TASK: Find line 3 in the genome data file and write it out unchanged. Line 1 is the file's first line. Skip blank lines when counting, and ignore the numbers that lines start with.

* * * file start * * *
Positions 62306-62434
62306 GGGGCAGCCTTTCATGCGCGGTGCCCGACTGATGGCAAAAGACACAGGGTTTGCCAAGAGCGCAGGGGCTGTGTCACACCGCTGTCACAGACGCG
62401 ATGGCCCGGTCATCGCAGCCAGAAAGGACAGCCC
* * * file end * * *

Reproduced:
62401 ATGGCCCGGTCATCGCAGCCAGAAAGGACAGCCC